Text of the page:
On the most basic level, I might delineate the process as convening a group, establishing a clear goal (pile the stones as high as we possibly can without the structure falling), finding the right place (flat ground), being explicit about the stakes (if the stone structure falls, the world falls—that is, we agree the project is important to us), and working together in silence until we accomplish our goal. At the end, we reflect collectively on what we have accomplished.
This dossier, like the stone exercise, is about learning more than teaching. There was no teaching how to pile stones. No one complained that they did not know how to balance stones. The exercise did not depend on expertise. There was anxiety, yes. It felt, at times, like a high-risk operation. But, one after the other, we piled the stones higher until we were done. If anyone had taken the easy way out and simply balanced their stone against the existing pile, Jesusa removed the stone and made that person balance it on top.
The point was straightforward: We all need to participate fully if we are to reach our goal. No one is dispensable. And so we all felt responsible to the stone structure and to the group. We were proud of it. We looked after it for days. When a cleaning person knocked it down and swept it away, we were crushed.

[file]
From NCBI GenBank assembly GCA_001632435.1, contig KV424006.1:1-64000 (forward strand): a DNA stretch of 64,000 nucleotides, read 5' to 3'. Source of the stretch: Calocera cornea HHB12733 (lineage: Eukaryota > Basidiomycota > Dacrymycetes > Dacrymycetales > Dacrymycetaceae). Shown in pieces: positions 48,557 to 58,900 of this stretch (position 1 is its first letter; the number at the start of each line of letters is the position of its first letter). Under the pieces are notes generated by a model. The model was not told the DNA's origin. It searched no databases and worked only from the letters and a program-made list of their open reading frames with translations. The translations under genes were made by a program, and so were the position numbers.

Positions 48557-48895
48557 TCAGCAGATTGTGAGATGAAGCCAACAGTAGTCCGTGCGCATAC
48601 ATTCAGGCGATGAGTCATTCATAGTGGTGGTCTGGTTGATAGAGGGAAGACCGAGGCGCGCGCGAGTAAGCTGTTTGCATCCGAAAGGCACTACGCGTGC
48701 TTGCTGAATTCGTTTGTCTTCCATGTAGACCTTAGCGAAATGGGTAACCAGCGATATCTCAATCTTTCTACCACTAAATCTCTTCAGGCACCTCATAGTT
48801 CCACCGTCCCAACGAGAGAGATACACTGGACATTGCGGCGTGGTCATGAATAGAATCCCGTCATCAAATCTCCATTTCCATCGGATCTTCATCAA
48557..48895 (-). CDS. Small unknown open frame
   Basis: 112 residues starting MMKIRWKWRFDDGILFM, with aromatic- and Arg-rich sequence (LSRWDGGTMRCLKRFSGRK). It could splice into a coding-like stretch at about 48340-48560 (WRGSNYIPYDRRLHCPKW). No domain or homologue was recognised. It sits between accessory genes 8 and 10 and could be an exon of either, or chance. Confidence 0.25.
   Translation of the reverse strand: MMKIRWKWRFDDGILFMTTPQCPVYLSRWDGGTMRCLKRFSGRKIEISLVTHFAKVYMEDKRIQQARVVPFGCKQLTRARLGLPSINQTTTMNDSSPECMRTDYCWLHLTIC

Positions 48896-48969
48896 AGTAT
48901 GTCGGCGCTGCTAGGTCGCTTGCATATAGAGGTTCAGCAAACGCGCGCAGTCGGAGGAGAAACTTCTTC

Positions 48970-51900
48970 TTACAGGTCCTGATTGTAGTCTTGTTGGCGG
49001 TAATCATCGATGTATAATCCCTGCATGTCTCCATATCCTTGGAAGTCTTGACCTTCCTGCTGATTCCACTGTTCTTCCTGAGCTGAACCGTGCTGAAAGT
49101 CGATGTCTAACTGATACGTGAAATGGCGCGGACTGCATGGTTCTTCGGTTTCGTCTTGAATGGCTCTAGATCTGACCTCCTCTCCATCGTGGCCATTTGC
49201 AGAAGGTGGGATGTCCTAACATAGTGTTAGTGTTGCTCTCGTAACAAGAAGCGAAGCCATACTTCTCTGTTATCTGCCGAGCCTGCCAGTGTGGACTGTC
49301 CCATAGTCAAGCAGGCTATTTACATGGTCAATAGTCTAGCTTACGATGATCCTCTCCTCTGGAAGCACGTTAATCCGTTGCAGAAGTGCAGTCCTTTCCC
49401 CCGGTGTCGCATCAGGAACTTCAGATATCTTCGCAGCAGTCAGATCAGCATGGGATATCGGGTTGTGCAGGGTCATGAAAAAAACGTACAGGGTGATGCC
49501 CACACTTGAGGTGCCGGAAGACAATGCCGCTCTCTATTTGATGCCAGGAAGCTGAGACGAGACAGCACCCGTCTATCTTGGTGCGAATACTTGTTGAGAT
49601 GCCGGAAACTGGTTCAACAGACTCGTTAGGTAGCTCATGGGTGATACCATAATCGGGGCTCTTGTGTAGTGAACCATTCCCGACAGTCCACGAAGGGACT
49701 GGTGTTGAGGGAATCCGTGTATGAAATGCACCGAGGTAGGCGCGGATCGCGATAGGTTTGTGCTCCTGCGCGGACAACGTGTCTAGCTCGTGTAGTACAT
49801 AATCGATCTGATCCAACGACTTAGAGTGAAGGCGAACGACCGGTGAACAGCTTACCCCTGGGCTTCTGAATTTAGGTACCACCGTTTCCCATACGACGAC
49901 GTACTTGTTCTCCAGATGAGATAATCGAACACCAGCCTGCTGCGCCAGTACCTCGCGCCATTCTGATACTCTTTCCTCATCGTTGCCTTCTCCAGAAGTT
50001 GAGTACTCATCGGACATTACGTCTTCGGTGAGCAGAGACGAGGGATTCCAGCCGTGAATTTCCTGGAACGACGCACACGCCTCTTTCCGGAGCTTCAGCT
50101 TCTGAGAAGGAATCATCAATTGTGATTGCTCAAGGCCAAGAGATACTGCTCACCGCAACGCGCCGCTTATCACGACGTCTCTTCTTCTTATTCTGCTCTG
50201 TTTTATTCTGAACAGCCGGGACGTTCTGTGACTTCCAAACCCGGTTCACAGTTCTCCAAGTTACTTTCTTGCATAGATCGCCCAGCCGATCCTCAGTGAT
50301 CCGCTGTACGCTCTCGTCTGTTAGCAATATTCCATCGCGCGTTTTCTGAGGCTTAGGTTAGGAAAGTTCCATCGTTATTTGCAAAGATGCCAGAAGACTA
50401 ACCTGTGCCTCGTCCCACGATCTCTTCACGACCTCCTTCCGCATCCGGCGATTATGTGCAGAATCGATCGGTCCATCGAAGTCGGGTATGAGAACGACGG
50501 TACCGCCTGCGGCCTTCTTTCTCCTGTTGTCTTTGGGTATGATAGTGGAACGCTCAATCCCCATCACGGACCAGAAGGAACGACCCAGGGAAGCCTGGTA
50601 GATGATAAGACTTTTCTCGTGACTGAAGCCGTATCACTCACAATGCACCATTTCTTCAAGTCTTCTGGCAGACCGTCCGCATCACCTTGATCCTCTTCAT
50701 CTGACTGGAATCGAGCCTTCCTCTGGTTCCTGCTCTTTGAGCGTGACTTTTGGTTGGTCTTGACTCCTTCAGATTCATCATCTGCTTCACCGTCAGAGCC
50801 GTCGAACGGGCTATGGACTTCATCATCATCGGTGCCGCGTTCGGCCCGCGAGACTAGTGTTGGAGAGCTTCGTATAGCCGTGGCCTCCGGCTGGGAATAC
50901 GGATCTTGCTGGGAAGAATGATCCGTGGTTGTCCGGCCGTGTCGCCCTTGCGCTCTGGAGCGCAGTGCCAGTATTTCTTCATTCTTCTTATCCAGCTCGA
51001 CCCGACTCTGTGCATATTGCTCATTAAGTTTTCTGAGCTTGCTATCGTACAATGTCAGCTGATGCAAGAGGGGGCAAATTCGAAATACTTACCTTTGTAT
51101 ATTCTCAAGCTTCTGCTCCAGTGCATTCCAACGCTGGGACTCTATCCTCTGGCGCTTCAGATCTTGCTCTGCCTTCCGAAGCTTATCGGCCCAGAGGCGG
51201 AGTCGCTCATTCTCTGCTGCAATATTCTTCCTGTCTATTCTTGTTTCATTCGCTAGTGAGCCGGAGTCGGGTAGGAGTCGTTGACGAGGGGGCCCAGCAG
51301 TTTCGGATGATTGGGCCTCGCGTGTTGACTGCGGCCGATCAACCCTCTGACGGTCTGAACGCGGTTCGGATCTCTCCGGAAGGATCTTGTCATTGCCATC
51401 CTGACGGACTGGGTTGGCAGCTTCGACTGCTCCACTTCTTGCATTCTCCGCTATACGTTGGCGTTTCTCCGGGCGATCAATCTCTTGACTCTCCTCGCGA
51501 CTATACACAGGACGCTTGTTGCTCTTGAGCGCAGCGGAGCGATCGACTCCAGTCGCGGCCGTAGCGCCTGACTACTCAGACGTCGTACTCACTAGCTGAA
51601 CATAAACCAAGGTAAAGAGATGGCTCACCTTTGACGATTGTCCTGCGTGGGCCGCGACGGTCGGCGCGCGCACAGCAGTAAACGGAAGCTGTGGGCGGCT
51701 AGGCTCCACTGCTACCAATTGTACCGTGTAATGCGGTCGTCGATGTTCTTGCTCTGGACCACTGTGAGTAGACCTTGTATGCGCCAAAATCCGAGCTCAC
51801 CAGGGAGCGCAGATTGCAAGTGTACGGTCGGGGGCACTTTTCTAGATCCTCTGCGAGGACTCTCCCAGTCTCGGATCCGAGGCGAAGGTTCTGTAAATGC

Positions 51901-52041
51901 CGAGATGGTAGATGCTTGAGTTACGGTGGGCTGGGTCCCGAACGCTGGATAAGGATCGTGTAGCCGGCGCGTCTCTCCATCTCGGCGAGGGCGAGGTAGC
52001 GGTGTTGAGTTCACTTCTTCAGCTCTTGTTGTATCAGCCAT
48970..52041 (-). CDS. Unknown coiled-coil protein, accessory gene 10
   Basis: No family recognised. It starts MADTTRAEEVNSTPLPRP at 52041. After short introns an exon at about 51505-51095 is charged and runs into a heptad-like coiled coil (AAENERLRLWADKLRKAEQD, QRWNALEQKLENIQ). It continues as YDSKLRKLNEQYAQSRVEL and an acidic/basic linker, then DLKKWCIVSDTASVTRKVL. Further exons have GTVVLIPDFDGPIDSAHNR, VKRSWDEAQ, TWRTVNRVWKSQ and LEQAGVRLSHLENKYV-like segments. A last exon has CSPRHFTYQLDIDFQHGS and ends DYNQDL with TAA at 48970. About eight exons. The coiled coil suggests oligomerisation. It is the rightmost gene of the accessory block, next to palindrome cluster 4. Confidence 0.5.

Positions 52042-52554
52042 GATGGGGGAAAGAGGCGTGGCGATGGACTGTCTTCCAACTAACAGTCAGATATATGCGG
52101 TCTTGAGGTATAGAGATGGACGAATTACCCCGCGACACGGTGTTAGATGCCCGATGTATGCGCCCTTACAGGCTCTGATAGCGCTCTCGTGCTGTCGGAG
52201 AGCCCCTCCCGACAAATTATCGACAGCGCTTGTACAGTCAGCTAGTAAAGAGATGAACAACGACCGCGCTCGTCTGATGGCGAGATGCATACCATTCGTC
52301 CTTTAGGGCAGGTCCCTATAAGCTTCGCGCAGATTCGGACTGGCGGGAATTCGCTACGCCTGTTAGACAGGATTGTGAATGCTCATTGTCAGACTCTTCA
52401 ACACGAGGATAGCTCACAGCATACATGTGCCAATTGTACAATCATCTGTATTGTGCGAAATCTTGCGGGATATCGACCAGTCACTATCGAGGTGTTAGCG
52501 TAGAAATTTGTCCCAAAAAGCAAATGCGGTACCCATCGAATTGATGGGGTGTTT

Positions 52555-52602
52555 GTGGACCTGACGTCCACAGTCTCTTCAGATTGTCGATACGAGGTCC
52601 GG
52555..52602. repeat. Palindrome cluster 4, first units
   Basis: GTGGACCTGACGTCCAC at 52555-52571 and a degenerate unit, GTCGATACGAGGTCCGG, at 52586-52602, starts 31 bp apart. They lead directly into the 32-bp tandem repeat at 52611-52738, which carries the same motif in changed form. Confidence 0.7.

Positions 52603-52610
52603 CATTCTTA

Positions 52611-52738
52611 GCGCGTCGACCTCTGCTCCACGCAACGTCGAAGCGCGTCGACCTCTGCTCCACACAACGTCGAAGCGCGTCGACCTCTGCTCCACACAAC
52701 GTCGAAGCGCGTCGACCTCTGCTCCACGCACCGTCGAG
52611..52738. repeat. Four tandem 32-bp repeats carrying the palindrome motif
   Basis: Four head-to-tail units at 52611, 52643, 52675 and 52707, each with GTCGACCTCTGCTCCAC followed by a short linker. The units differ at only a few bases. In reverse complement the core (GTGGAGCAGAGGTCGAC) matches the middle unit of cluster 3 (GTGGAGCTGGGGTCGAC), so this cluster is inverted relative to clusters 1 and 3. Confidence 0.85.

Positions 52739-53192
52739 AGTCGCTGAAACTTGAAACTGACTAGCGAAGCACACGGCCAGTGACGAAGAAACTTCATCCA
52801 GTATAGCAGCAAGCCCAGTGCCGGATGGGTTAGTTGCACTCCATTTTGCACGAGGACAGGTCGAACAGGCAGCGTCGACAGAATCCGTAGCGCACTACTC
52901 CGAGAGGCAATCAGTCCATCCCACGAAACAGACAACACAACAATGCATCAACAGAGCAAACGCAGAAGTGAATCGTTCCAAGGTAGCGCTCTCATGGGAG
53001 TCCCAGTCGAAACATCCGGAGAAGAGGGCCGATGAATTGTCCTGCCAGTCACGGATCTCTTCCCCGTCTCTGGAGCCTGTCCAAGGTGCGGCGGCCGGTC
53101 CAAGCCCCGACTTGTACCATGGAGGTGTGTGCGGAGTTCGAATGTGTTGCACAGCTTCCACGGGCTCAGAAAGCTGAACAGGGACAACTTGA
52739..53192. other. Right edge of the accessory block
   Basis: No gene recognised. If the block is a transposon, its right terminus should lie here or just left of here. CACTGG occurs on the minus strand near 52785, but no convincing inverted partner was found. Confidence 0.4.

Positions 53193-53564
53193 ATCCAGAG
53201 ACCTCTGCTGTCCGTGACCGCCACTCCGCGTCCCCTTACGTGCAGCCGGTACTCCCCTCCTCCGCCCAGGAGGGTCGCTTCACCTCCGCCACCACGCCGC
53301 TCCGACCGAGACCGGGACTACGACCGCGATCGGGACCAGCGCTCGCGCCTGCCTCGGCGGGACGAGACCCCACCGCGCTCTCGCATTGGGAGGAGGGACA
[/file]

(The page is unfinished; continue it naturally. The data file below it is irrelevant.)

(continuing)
The exercise, in short, took a group of people and created an actively engaged “we.”
But how is the project of creating a dossier together similar to piling stones?
At Hemi, we convened a group through an open call for participants. The selection process prioritized people from diverse disciplinary and cultural backgrounds who wanted to work at the intersections of activism and art. Letters of support had to explicitly address the question of whether the applicant could work well in a group and under precarious conditions. We found the right place. Chiapas shares a border with Guatemala, so migrants through Central America must traverse it on their way north. Additionally, Chiapas was not home to any of us—we were all in a state of estrangement, dependent on each other and open to repositioning ourselves in relation to what we thought we knew and took for granted. We also established our goal clearly: before leaving Chiapas, we would create a digital dossier of our work together during the three-week course. What were the stakes? The migrants we met explicitly confirmed our conviction that studying the topic of forced migration from Central America through Mexico was important. And urgent. They wanted something to come out of the time we spent with them, something that might help them. Many of us felt a responsibility for them. We studied everything we could and worked closely with activists, photographers, and human rights lawyers who put their lives on the line to advocate for migrants. The stakes, we knew, were high.